Last edited: Aug 12, 2009
  11. ccomputertek

    ccomputertek Registered Member

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    sorry to admit this, but mcafee rootkit detective is better than sohpos antirootkit.it will actually let you remove the hidden stuff, but sophos is not advanced enough to do so.Make sure if you run rootkit detective that you go into the settings and select all of all for all before you start the scan.then when it's done you have to click the various radio buttons to see the different results.if it finds anything, then it will rename it, then making it possible for you to remove manually.
     
  12. petevick

    petevick Registered Member

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    Afraid Macafee won't run on windows 7 - and running it in compatibility mode causes a BSOD

    I can reformat this machine - as I only set it up over the week-end.
    My big fear is that ESET didn't catch it the last time around - so what would be different this time around
     
  13. The Chez

    The Chez Registered Member

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    If it's spyware, it might be showing as an active process, if you could post a screenshot of the computer's active processes & a hijack this log, we might be able to help more.

    Also remember that Windows 7 is still not fully stable & is still unsupported by a lot of programs so issues are likely to arise.
     
  14. dannyboy

    dannyboy Registered Member

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    Also check for unusual looking add-ins in Internet Explorer, and what DNS servers the PC's in question are using, as their DNS settings may have been altered.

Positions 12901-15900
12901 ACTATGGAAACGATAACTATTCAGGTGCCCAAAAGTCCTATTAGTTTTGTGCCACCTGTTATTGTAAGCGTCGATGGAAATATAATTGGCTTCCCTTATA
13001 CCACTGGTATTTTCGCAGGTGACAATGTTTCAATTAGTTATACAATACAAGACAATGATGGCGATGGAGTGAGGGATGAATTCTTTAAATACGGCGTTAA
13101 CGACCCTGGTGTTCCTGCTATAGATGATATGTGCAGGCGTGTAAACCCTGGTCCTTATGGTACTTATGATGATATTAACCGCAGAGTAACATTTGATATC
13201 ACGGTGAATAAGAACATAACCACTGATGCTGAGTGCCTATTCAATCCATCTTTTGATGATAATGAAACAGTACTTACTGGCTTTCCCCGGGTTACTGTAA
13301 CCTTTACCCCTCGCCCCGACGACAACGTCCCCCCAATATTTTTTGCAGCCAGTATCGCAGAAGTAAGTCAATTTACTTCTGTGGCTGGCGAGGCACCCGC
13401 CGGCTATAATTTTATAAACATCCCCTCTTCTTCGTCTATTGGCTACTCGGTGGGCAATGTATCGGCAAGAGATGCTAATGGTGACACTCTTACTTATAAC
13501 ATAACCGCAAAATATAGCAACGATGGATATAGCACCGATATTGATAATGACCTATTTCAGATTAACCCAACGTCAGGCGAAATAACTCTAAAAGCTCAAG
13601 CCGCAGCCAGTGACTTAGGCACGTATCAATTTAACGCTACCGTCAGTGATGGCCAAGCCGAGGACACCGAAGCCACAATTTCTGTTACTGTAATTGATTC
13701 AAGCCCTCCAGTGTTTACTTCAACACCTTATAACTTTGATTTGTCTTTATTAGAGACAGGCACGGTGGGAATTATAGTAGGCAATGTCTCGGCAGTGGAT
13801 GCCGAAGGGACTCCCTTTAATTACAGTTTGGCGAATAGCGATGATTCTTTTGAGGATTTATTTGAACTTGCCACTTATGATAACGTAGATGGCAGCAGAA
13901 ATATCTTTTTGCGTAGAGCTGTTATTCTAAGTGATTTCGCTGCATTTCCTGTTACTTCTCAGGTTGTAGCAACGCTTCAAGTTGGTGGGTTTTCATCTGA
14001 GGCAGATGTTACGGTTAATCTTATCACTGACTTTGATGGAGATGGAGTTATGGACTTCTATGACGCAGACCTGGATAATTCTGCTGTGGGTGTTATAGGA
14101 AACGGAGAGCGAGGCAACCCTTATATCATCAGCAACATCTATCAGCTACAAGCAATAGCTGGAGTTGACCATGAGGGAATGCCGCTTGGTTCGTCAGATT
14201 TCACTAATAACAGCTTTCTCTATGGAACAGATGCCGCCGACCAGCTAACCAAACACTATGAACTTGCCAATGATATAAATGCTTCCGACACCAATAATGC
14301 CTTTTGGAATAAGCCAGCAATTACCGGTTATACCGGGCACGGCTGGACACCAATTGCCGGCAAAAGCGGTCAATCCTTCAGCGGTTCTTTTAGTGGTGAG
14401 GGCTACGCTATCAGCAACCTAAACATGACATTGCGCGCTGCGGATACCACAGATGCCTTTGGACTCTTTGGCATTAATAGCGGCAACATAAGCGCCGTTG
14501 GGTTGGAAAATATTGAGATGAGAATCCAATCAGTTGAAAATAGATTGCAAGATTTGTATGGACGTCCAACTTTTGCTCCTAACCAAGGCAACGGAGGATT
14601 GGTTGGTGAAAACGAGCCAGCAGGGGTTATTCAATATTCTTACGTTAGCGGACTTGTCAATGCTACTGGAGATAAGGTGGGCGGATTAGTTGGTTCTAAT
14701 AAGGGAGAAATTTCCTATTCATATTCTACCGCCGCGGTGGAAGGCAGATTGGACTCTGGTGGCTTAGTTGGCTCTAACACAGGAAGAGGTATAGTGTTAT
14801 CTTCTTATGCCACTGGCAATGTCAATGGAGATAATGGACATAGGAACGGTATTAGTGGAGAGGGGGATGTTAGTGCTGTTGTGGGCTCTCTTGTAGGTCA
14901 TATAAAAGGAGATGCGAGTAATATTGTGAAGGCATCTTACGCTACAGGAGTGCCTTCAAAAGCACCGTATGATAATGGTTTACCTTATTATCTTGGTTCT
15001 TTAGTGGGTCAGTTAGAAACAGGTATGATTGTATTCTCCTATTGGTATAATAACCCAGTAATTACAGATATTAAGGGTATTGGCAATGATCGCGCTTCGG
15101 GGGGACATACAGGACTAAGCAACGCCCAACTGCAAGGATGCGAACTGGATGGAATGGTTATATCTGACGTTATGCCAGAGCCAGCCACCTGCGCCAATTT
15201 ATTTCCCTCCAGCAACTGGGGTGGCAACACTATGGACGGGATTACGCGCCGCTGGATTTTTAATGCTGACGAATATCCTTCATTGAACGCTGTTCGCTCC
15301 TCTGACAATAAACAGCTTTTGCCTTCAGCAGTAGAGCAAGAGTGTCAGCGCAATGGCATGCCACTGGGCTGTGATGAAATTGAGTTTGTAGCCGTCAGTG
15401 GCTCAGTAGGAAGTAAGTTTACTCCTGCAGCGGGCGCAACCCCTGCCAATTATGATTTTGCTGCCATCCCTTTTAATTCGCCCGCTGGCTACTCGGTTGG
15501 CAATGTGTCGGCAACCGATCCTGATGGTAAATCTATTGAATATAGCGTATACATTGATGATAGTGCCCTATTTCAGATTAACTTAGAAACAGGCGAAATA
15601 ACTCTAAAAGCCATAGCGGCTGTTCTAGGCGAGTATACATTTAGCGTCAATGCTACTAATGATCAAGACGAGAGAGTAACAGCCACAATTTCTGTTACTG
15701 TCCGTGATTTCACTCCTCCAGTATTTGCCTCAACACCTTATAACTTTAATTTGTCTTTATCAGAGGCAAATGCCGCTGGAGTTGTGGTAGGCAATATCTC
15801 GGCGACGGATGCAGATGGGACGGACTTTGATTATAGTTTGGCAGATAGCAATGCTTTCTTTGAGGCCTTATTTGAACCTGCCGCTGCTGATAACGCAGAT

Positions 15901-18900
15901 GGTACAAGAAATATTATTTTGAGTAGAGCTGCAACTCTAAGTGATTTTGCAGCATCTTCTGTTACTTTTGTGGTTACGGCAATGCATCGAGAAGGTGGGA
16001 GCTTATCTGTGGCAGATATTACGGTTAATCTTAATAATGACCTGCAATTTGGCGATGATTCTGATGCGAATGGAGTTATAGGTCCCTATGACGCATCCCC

15. petevick

    petevick Registered Member

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    Hi,
    Ah - DNS
    They are set to
    93.188.166.105
    93.188.161.105
    1.2.3.4

    which lookuping up looks to be suspicious.

    Read to run smitfraud.exe but eset blocked its download

    This appear to be on the right lines?

    Thanks

    Pete
     
  16. dannyboy

    dannyboy Registered Member

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    Yes I would just change the DNS servers back to those of your own network or ISP.

    You could run Smitfraud as well, but if there are no dodgy-looking BHO's in Internet Explorer, and your SysInspector log is definitely clean (no rootkits etc)., then it may just be those DNS settings which were causing the issues.
     
  17. The Chez

    The Chez Registered Member

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    Second this, IE has a nasty habbit of installing unwelcome addons from various places. Another reason I stopped using it. Firefox suits my needs much better & I control what addons I have, not the browser. Any addon has the potential to redirect searches. Spyware can install addons to link with DLL's on the computer to do this also.

    I use a few addons, but the best one is by far adblock. I've not seen an online ad for about 2 years :D

    I really hope Windows 7 comes with an option to install your own browser, because IE sucks.

    I would also go back to the your original ISP DNS setup.
     
  18. petevick

    petevick Registered Member

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    Cheers guys for the help - it was redirected DNS.

    Set them to use opendns.

    Still don't know the cause - but so far things SEEM ok

    Thanks again

    Pete